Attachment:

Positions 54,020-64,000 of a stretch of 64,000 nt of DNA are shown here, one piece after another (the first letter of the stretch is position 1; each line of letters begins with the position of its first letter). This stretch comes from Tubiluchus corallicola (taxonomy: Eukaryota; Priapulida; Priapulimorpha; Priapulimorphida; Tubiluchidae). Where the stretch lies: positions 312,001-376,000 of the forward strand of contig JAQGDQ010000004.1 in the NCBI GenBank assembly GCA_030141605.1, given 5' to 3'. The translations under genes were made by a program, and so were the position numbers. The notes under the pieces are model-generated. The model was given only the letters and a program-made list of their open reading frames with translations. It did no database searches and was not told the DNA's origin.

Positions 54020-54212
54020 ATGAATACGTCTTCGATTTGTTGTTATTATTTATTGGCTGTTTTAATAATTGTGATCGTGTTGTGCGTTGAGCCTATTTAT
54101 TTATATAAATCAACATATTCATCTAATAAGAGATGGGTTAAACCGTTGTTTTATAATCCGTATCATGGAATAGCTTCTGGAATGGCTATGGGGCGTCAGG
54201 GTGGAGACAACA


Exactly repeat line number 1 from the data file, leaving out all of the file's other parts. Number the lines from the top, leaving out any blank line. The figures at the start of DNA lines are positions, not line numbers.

Positions 54,020-64,000 of a stretch of 64,000 nt of DNA are shown here, one piece after another (the first letter of the stretch is position 1; each line of letters begins with the position of its first letter). This stretch comes from Tubiluchus corallicola (taxonomy: Eukaryota; Priapulida; Priapulimorpha; Priapulimorphida; Tubiluchidae). Where the stretch lies: positions 312,001-376,000 of the forward strand of contig JAQGDQ010000004.1 in the NCBI GenBank assembly GCA_030141605.1, given 5' to 3'. The translations under genes were made by a program, and so were the position numbers. The notes under the pieces are model-generated. The model was given only the letters and a program-made list of their open reading frames with translations. It did no database searches and was not told the DNA's origin.